For years, the Parent Teacher Association (PTA) has placed themselves as the ultimate source for coordination between parents and teachers, ostensibly providing numerous ways in which to help engage parents in their child's education. Most parents don't think twice about joining the PTA - after all, it's all about the kids. Or is it?
Initially started as the National Congress of Mothers in 1897 in order to unite parents and educators in efforts that would promote the well being of children, the name was changed to the PTA in 1908. In 1927, PTA began working with the International Bureau of Education and in 1946 they began membership on the U.S. National Commission for UNESCO. Though hitting a high of 12.1 million members in 1963, PTA's national membership has declined steadily since, falling to under 5 million.
Most parents join PTA to help their child's school, yet what most parents don't seem to be aware of, is PTA's association with the National Education Association. This goes back to the 1920's when the PTA was actually headquartered in the NEA building in Chicago, Illinois. Not merely a tenant, PTA actually had its own department within the NEA. Though originally a professional organization run by school administrators, NEA became a union for teachers in 1960, shortly after PTA moved out and into a building of their own.
Charlene K. Haar, author of the book, "The Politics of the PTA" explains:
PTA began collecting dues in 1901 at a rate of $.05 per person. Today, national dues are $25.00 and per person dues to each school PTA chapter are approximately $6.00. Schools collect a small portion of those dues. The larger portion is sent on to state and national PTA where dues are used mainly for 'advocacy' programs - lobbying. In addition to dues, PTA collects funds via a number of advertisers, contributors and partners.
The money that pours into the national PTA has allowed it to evolve into a political animal and arm of NEA policy rather than a parent-driven, classroom-oriented, organic, association. Even the Oklahoma PTA website has a direct link to our NEA affiliate, the Oklahoma Education Association (OEA), indicating these two organizations are never more than a mouse click away.
This should be particularly upsetting to Christians. Over the years, the NEA has embraced an increasingly social liberal agenda that includes such things as the NEA Gay, Lesbian, Bi-Sexual, Transgender Caucus which sponsored:
The NEA-Drag Queen Caucus (NEA-DQ) a national LGBT scholarship caucus fundraiser held in New Orleans summer 2010 for the NEA-RA...In addition, the national PTA advocates against homeschooling and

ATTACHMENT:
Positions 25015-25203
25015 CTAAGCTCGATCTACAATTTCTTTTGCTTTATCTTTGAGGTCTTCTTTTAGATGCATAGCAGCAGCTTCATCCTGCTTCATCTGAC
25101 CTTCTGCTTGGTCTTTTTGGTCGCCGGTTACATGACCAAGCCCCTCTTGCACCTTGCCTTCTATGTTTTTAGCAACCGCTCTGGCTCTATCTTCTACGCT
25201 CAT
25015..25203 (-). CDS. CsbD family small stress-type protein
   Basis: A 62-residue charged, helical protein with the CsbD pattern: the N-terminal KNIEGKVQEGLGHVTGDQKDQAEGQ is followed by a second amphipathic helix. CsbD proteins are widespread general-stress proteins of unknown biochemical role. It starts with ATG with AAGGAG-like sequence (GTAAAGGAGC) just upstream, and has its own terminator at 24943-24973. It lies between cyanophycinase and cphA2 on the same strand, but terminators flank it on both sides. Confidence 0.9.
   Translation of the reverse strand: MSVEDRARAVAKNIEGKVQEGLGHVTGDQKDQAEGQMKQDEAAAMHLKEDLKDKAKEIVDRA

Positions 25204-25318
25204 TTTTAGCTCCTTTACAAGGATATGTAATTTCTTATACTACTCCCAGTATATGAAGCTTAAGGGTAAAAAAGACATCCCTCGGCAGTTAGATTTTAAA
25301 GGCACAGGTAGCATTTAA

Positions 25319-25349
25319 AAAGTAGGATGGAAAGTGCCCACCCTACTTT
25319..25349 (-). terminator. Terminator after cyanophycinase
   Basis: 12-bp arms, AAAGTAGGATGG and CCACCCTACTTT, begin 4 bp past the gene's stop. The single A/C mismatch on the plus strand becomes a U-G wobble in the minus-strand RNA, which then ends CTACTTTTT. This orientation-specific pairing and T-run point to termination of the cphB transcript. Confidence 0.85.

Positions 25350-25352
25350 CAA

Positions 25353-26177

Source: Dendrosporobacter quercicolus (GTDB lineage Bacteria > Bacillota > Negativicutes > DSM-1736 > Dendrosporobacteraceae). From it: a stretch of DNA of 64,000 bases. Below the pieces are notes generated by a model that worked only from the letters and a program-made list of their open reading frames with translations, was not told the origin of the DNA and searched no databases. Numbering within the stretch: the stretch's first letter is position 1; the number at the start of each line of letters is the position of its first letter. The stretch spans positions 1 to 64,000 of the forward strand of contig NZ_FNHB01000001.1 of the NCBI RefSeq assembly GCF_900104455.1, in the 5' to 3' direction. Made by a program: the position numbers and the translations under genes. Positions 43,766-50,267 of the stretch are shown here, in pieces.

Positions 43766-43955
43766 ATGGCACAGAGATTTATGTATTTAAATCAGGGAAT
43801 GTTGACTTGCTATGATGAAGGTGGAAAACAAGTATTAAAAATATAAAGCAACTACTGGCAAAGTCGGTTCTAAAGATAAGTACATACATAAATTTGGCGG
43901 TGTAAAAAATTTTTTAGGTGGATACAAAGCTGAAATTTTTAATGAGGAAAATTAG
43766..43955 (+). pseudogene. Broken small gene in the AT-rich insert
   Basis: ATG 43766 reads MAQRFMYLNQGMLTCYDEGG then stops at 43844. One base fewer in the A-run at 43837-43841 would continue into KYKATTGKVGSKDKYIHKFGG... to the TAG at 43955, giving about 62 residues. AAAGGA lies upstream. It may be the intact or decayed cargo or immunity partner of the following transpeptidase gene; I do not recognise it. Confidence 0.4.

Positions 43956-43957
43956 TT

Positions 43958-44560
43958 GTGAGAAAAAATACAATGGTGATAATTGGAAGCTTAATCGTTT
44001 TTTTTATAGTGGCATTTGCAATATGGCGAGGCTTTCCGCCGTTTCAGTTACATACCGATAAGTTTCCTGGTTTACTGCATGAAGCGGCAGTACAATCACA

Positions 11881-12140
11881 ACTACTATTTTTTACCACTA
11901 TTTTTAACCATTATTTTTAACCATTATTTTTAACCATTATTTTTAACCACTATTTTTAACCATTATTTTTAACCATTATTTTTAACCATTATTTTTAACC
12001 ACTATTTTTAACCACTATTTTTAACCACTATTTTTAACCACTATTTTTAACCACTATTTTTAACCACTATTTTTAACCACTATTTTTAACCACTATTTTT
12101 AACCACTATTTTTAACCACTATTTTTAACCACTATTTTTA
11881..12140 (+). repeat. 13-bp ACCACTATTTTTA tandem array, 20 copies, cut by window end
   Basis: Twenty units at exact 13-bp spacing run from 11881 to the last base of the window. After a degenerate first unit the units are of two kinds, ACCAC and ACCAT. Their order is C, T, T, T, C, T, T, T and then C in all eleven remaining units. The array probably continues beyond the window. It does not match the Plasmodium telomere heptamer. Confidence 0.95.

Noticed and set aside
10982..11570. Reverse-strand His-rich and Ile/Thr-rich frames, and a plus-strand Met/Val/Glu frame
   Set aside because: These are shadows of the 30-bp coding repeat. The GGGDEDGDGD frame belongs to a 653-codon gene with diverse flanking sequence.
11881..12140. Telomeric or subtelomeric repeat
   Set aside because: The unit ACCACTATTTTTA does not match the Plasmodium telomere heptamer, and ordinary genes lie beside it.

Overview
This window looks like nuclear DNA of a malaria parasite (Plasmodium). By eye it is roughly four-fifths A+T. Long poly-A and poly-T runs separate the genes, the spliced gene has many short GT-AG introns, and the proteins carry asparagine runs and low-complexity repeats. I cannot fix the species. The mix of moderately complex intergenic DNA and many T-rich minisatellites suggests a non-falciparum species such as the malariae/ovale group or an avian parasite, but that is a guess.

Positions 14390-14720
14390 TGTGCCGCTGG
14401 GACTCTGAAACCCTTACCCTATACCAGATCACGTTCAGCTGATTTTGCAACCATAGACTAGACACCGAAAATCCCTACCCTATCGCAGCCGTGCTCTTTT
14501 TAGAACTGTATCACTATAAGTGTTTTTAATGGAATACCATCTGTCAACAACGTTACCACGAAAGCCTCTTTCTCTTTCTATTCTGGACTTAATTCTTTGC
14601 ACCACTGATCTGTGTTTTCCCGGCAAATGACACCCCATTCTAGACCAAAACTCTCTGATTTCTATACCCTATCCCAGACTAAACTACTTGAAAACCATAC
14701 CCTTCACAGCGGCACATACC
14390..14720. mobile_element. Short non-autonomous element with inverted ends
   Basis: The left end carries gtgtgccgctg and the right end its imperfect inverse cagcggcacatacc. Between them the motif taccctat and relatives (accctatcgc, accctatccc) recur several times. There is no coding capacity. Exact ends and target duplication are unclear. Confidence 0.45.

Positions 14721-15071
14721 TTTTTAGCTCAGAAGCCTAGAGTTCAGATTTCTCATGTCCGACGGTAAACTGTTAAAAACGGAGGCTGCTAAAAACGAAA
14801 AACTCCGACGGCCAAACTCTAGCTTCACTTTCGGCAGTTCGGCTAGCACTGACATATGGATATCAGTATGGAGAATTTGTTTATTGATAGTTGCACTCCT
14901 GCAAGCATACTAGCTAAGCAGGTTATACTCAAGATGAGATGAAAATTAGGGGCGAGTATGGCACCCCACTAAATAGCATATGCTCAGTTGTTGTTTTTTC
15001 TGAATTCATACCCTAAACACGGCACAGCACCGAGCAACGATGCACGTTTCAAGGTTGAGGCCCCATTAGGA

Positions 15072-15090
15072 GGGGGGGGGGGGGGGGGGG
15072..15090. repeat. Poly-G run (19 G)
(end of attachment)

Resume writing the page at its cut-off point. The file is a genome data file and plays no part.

...opposes mandatory or organized prayer or religious worship at official public school functions, whether led by a school official or student.The National PTA also supports the Obama Administration view of education reform, including:
* Improve state longitudinal data systems and sharing of student data.It's no surprise then to find that the National PTA (as well as the Oklahoma PTA) advocate for the Common Core State Standards to the point of advocating AGAINST those bills in the House to repeal the Standards.
* Reject any proposal to divert public funding from public schools.
Maybe the advocacy against Common Core (other than aligning with the desire of the Obama Administration to create national standards, testing and data bases) on the part of the PTA has to do with the very large grant given them by the Bill and Melinda Gates Foundation to advocate FOR the Common Core.
In closing, it's easy to see that the national (top down) Parent Teacher Association has become like so many other iconic American starters - progressively liberal - too liberal for conservatives, and too anti-Christian world view to be palatable to Christians.
Parent Teacher Organizations are a far better choice by which to create communication and teamwork among parents and teachers. PTO's are local associations run by parents and teachers inside individual schools (from the bottom up). They keep the money they raise for their school and their autonomy over projects and fund raising. Unfortunately, for Bill Gates, these are much harder to be bought off.